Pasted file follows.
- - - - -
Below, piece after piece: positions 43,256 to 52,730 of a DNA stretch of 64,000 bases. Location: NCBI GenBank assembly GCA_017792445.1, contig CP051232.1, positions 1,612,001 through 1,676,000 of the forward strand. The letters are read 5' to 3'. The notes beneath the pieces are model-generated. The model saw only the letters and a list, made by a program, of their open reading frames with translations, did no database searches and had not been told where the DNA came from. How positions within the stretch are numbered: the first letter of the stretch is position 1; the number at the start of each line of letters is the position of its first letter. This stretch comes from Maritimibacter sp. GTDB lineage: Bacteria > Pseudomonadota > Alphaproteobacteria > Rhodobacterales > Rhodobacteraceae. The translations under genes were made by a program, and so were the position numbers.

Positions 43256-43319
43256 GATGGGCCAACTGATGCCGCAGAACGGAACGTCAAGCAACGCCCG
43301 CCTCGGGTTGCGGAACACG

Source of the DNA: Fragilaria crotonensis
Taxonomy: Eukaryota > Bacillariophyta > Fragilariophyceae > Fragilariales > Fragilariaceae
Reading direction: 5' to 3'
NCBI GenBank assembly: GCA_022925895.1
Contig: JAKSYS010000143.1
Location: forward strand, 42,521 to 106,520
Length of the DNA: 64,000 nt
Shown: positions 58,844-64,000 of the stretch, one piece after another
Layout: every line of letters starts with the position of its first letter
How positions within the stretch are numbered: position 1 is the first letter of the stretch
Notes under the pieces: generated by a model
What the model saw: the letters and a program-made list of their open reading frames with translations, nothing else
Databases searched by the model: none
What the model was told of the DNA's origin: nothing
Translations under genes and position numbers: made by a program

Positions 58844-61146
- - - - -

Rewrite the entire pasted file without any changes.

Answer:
Below, piece after piece: positions 43,256 to 52,730 of a DNA stretch of 64,000 bases. Location: NCBI GenBank assembly GCA_017792445.1, contig CP051232.1, positions 1,612,001 through 1,676,000 of the forward strand. The letters are read 5' to 3'. The notes beneath the pieces are model-generated. The model saw only the letters and a list, made by a program, of their open reading frames with translations, did no database searches and had not been told where the DNA came from. How positions within the stretch are numbered: the first letter of the stretch is position 1; the number at the start of each line of letters is the position of its first letter. This stretch comes from Maritimibacter sp. GTDB lineage: Bacteria > Pseudomonadota > Alphaproteobacteria > Rhodobacterales > Rhodobacteraceae. The translations under genes were made by a program, and so were the position numbers.

Positions 43256-43319
43256 GATGGGCCAACTGATGCCGCAGAACGGAACGTCAAGCAACGCCCG
43301 CCTCGGGTTGCGGAACACG

Source of the DNA: Fragilaria crotonensis
Taxonomy: Eukaryota > Bacillariophyta > Fragilariophyceae > Fragilariales > Fragilariaceae
Reading direction: 5' to 3'
NCBI GenBank assembly: GCA_022925895.1
Contig: JAKSYS010000143.1
Location: forward strand, 42,521 to 106,520
Length of the DNA: 64,000 nt
Shown: positions 58,844-64,000 of the stretch, one piece after another
Layout: every line of letters starts with the position of its first letter
How positions within the stretch are numbered: position 1 is the first letter of the stretch
Notes under the pieces: generated by a model
What the model saw: the letters and a program-made list of their open reading frames with translations, nothing else
Databases searched by the model: none
What the model was told of the DNA's origin: nothing
Translations under genes and position numbers: made by a program

Positions 58844-61146